Knifemaking is an ancient art. But like many other skills, the skill making knives seems lost in our modern world of convenience. You can include knifemaking in your essential primitive survival skills. Challenge the blacksmith inside you and transform an old wrench into a knife!
Knifemaking Skills Using an Old Wrench
In this article:
Knifemaking Tools and Materials:
- an old wrench
- a grinder
- blacksmithing forge
- a hammer
Also, don’t forget that a knife maker needs protective clothing. You don’t want to burn yourself with sparks from the belt grinder or get bits of steel in your eye. Use goggles, gloves, even breathing protection so you’re making knives safely.
Choosing the Knife Side of the Wrench
First, choose which end of the wrench you want for the knife blade and the handle. Use a portable grinder to straighten out the end you chose to be the knife blade. Then, use the grinder to cut through the steel to shape the blade.
Setting Up the Blacksmithing Forge
Meanwhile, you can create a simple blacksmithing forge at home. You can use an old grill or any solid platform where you can place a burning coal. And, make sure to incorporate a blowing mechanism in your forge to make enough heat for forging steel.
Putting the Wrench on the Hot Forge
After using the grinder on your knife, place the knife side of the wrench on the burning coals. And, keep it there until it’s hot enough for the steel to be shaped. You should be able to determine when the steel reaches forging temperature. At this point, the color of the steel should be red hot or yellow.
Pounding the Steel
Once the steel gets really hot, place it on an anvil or any metal surface hard enough for support. Now, you can manipulate the steel. So, pound it with a hammer until you get the desired shape for the blade. The metal may move in strange ways when hit by the hammer. Take this as a test of your blacksmithing skills.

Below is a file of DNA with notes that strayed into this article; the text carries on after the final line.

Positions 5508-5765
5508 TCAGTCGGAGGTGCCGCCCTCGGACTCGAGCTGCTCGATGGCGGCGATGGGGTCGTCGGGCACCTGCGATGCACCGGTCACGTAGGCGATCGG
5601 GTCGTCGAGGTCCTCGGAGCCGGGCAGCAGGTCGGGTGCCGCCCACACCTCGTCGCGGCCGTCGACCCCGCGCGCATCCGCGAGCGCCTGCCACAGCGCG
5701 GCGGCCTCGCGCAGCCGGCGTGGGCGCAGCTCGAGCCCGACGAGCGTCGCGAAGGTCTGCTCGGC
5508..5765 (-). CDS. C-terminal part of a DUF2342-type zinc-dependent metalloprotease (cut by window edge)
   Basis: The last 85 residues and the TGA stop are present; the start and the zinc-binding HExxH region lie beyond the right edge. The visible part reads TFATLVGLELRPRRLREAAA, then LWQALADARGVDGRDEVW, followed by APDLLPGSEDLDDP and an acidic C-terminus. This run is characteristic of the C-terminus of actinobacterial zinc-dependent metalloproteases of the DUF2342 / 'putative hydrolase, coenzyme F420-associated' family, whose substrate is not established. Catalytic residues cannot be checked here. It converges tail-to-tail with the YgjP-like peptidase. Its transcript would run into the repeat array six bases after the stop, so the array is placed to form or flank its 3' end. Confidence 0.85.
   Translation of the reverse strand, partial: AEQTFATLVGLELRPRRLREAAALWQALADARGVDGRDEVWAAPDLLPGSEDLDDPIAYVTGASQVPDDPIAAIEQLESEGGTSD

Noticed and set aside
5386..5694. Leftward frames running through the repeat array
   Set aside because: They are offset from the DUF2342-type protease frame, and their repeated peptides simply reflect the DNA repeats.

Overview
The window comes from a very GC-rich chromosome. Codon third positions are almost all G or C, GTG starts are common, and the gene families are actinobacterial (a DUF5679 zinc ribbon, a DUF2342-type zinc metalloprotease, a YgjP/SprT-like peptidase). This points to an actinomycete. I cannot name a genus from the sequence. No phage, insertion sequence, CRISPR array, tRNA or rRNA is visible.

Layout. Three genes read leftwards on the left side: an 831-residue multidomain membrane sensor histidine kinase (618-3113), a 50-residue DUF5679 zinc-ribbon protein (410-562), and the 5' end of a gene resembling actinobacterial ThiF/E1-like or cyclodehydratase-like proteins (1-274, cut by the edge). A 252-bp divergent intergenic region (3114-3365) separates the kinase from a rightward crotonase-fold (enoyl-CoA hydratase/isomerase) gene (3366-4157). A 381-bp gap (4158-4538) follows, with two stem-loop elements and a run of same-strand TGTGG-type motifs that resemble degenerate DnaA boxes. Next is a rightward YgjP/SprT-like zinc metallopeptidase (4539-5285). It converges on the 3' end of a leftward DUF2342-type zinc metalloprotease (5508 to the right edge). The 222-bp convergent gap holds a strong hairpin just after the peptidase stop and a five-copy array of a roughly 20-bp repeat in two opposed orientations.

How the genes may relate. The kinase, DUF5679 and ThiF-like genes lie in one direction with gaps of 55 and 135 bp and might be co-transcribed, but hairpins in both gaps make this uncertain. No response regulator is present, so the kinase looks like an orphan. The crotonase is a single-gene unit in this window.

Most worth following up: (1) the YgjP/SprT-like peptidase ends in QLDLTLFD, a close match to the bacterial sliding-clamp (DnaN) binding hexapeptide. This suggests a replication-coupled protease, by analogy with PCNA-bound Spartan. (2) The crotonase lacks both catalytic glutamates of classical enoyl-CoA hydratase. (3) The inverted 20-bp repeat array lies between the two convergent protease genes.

Making the Blade
You can start making the blade as soon as you have achieved the form you want for your knife. A belt grinder or belt sander for metal is perfect for the job, since it helps refine the blade. It also gives the blades an even, smooth stainless appearance.
Heat Treating the Steel
After you’re done working on the blade’s sharp edge, put it back on the hot forge. Wait for the color of the blade to turn into glowing red. Then, remove the knife from the forge then douse it in engine oil to conclude the process. Finally, try not to apply pressure on the blade and allow it to cool for an hour.
Sharpening the Blade
Once your blade has cooled down, give it a nice edge. So, keep your knife sharp by making sure you have these materials.
Appreciating Your Work
After making the knife, appreciate your work! Only a few people make custom knives and can call themselves knife makers today. If you want some knife sheaths for your blade, follow these steps. Soon, you can try making pocket knives, hunting knives, and other blades to test your skills.
If you want to see the full video knifemaking video, check out this video from Trollskyy:
Knifemaking is a really great first blacksmithing project? We’re lucky to have modern tools at our disposal to simplify the work. Forging steel and blades must have been really difficult, centuries ago. Lucky for us, we have all the tools and means needed to transform any old wrench into a knife. Take advantage of this opportunity and continue improving your knifemaking and blacksmithing skills!
What can you say about this knifemaking project? Have you ever turned an old wrench into a blade? Share your thoughts in the comments below!
UP NEXT: Blacksmithing: Useful Hobby and Survival Skill!
Editor’s Note: This article was originally published in March 2017, and has been updated for relevance.
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